Cal’s mother is Allison Saberniak. Her father is Albert Saberniak, who turned Cal into a South Side baseball rooter.
“I’m a diehard White Sox fan,” says Djuraskovic. “I get that from my grandfather. We went to a couple of playoff games in ’05 (the year the White Sox won the World Series). We watch Cubs games to see them lose.
“But don’t get me wrong. If the Cubs gave me a contract I’d sign it in a heartbeat.”
Cal pitched in three games with Gary (one as a starter) and five with Windy City (all in relief) in 2021, going a combined 0-2 with two saves, a 1.59 ERA, 11 strikeouts and eight walks in 11 1/3 innings.
As a middle to late reliever for the ’22 ThunderBolts, Djuraskovic has no decisions and a 1.80 ERA in five games. He has eight strikeouts and three walks in five innings.
At 6-foot-4 and 217 pounds — he has trimmed down from 240 — Djuraskovic uses a three-quarter arm slot to deliver a four-seam fastball, slider, splitter and two-seam fastball.
His four-seamer has been clocked at 97 mph and sits at 92 to 94 mph.
Cal’s slider breaks “a little late and sharp.”
In his second full season of throwing it consistently, Djuraskovic learned his splitter from teammates and began doing as former splitter-throwing White Sox pitcher Jose Contreras by using a softball to stretch out the distance between his index and middle fingers.
“It has a mind of its own,” says Djuraskovic of the pitch that serves as a change-up. “Sometimes it gets a little knuckeballish. Sometimes it dives. The best I can do is try to spot it up.”
Lefty Cal’s two-seamer runs in on left-handed hitters.
Windy City, which is managed by Brian Smith, plays at Ozinga Field.
Djuraskovic has also enjoyed some Frontier League trips. He especially liked visits to the Florence (Ky.) Y’alls and Evansville (Ind.) Otters.
“I like the (Florence) area and they have a really nice ballpark,” says Djuraskovic. (Evansville’s Bosse Field) is so historic. You can feel the presence of greatness.”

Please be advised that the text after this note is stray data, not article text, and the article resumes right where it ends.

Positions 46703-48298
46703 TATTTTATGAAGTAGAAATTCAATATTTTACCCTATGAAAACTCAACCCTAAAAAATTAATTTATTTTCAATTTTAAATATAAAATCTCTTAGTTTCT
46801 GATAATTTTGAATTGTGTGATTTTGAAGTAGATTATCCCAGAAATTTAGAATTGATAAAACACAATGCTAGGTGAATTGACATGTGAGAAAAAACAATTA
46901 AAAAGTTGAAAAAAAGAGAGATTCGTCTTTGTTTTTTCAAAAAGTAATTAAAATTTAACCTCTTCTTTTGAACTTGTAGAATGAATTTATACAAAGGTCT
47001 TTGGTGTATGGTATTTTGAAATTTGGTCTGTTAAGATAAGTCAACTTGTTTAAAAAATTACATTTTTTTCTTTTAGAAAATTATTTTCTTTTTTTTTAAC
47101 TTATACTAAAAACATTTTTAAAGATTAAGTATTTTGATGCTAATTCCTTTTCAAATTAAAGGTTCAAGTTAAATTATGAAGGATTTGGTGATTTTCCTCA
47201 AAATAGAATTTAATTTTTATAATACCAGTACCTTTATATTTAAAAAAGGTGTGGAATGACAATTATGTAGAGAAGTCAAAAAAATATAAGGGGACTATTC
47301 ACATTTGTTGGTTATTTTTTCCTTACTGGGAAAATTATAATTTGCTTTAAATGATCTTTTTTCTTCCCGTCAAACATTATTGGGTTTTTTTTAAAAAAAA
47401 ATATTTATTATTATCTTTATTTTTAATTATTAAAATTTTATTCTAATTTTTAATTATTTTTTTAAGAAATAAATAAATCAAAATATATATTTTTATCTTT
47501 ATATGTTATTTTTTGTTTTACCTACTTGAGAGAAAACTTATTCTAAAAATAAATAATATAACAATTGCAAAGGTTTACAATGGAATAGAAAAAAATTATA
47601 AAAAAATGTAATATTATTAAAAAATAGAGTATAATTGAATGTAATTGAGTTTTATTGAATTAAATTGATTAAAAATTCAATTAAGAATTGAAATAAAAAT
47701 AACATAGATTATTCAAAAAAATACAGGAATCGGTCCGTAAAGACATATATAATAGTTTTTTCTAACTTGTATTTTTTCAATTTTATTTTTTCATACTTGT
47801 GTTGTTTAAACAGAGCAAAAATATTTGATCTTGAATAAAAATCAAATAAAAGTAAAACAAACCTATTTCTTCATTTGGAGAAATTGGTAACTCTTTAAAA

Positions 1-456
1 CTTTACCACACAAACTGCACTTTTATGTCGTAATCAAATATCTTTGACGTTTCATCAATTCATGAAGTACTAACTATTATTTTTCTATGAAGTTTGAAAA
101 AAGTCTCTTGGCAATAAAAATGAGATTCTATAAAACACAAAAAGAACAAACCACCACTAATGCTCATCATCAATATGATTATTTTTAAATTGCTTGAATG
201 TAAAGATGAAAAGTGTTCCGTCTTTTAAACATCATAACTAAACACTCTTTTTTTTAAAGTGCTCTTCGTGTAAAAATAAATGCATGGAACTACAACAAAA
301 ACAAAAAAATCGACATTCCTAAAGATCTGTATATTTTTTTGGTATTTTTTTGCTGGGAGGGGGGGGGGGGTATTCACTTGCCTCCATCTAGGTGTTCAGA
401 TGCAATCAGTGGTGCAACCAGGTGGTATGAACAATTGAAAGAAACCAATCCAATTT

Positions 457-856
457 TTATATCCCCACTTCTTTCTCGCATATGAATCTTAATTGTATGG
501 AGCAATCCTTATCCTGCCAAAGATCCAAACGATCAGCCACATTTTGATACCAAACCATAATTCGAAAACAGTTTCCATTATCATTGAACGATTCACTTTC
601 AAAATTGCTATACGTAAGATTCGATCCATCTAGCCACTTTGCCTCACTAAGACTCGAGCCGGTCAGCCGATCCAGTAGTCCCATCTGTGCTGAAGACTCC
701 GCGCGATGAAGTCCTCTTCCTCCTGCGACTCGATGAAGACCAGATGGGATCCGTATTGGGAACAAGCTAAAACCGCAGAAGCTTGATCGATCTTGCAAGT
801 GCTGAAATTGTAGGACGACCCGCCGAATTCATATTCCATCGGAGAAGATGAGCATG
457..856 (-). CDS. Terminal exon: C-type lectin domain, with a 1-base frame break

Cal Djuraskovic (Windy City ThunderBolts Photo)
Cal Djuraskovic (Davenport University Photo)
Cal Djuraskovic (Windy City ThunderBolts Photo)

Cal Djuraskovic (left) embraces with catcher Manny Garcia after Djuraskovic “shut the door” June 15 to close out the game for the victorious Windy City ThunderBolts. (Windy City ThunderBolts Photo)

Valpo U.’s Tucker took it to another level in 2022

BY STEVE KRAH
http://www.IndianaRBI.com

Nolan Tucker enjoyed a breakout collegiate baseball season at the plate in 2022.
The lefty-swinging Valparaiso (Ind.) University second baseman hit a team-best .365 (46-of-126) with one home run, one triple, 14 doubles 17 runs batted in and 21 runs scored for the NCAA Division I Beacons.
Tucker pinch hit for head coach Brian Schmack’s club in a March 15 game at Notre Dame became an everyday starter March 18 at Murray State. He was at the top of the batting order the last few games of the season.
He went 4-of-5 in the first game of a March 25 doubleheader vs. St. Bonaventure, 4-of-5 April 30 at Southern Illinois April 30, 4-of-4 May 20 at Evansville and was named to the Missouri Valley Conference first team. He was the first Valpo player since 2018 and second since the school joined the MVC to do that.
“This was years in the making,” says Tucker, 21. “I finally had a chance to showcase it.”
Prior to this spring, Tucker had only played in 20 college games. He made 16 appearances in 2020 before that season was shortened because of the COVID-19 pandemic. He was also the president of his dormitory — Brandt Hall.
After playing four games in 2021, he suffered a season-ending injury. He did earn Valparaiso University Presidential Academic Honors and the MVC Commissioner’s Academic Excellence Award and was on the MVC Honor Roll.
While he rehabilitated, Tucker took a deep dive into what he could do to boost his batting.